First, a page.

By: Bailey Kelley
It’s been a year since Slate published this article about Sweden’s gender-neutral pronoun, hen, being added to the popular lexicon. Jezebel’s Lindy West wrote a succinct (and entertaining, as usual) response to the piece earlier this week, which I would like to expand upon.
First, I have to point out the condescending and derogatory tone of this piece. Ms. Rothschild makes no attempt to hide her disdain for these “activists,” not to mention her callous treatment of trans issues. She practically bemoans the consolidation of men’s and women’s bowling leagues and the legal right of parents to choose just “any” name for their children. Gender-neutral public restrooms, a politically charged (yet hardly radical) issue for trans individuals, is mentioned in passing, almost as an inconvenience for those of us who don’t have a problem choosing a gendered restroom.
But on to the actual content of the piece. Language is a political construction; how we talk about things dictates how we think about them. The suggestion that a linguistically practical idea has been perverted by “feminist activists” makes an impossible distinction. To turn a cliche on its head, the public is political, and there is nothing more public (or personal) than language. The “he/she” awkwardness only became a problem when it was suggested that only using “he” in sentence construction was a way of silencing and marginalizing female experience and existence. The fact that somebody had to develop a way of avoiding the admittedly awkard dual construction (which English has yet to deal with) is a political statement in and of itself. By adding hen to dictionaries and creating gender-conscious curriculum, Sweden has taken real political action toward these once-radical goals.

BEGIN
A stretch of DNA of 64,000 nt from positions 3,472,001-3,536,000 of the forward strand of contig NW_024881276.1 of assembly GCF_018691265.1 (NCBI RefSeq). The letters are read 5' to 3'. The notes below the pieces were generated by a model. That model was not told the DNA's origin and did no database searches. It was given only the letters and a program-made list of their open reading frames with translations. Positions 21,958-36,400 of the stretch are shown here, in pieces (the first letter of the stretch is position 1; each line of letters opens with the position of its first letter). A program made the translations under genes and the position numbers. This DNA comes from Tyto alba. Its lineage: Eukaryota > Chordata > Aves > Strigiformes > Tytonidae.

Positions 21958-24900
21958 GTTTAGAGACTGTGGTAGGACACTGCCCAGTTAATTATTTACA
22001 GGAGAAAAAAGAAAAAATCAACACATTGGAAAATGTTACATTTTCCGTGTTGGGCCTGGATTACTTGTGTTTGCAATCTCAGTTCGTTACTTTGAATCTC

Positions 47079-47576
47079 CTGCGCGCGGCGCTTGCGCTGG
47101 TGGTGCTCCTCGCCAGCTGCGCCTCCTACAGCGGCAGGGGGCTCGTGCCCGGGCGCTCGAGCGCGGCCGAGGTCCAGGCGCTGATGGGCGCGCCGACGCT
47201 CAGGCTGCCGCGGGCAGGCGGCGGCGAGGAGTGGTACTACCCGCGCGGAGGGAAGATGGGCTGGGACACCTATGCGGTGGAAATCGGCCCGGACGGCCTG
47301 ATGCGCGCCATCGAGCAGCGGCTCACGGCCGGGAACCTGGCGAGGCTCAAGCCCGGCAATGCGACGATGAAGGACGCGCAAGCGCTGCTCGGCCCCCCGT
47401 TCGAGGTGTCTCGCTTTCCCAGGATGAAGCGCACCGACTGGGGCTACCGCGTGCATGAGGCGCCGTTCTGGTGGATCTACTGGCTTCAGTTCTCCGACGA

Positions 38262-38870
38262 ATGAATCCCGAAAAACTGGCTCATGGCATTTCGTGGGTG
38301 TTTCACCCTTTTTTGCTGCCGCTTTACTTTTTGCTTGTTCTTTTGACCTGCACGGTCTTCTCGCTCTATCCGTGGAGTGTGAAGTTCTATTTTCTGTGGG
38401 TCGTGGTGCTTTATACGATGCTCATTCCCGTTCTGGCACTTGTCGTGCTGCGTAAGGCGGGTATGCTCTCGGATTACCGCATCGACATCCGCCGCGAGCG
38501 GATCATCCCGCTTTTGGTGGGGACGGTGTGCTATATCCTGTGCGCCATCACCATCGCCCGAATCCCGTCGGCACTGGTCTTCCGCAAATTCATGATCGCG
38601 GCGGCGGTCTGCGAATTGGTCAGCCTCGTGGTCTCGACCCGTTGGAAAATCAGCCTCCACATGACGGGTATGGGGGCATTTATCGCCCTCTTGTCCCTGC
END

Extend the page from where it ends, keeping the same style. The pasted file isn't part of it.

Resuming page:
Schools absolutely should be the place for policies that actively address gender stereotypes and the opportunities that individuals are denied because of those stereotypes. Other socializing entities, whether family relationships, institutionalized distinctions, or mediated representations, will continue to provide traditional, patriarchal gender roles for our children to learn. If this is one part of society that can be effectively changed to chip away at some of those gender stereotypes, then it should be. It could even be argued that school is the most important place for gender roles to be erased to ensure that every child receive a stimulating, challenging, and personally rewarding education.
We are already “inte
rupt[ing] children’s discovery of gender and sexuality” (which, I have to point out, are two distinct and separate things – I thought we were only been talking about gender) through those outlets mentioned above. Providing gender-neutral toys or suggesting gender-neutral roleplaying games is at least as overt as decades of the Barbies-here-Hot Wheels-there method of directing children in play.
That being said, I don’t believe children should be “micromanaged by concerned adults” (although I’d be surprised if there were as much micromanaging going on as we are led to believe). Play should be organic to fulfill the needs of children. It is an essential part of understanding what it means to be a part of society and children will achieve that understanding with or without the interference of adults (but probably better without them). Secondly, maybe gender doesn’t necessarily have to go out the window, but the conflation of sex and gender is what needs to be dismantled. I believe femininity, or what society has defined as feminine, is beautiful and important. We should be empowering all boys and girls to embrace the positive aspects of masculinity and femininity within them, rather than trying to force them into gendered boxes.
Which is, essentially, what Sweden is trying to achieve. And I applaud their efforts. Patriarchy has been built up for thousands of years and it will take some new and different ways of thinking, and speaking, if we are going to tear it down anytime soon.
Note: This was published with the author’s permission from the site The Feminist Dialectic.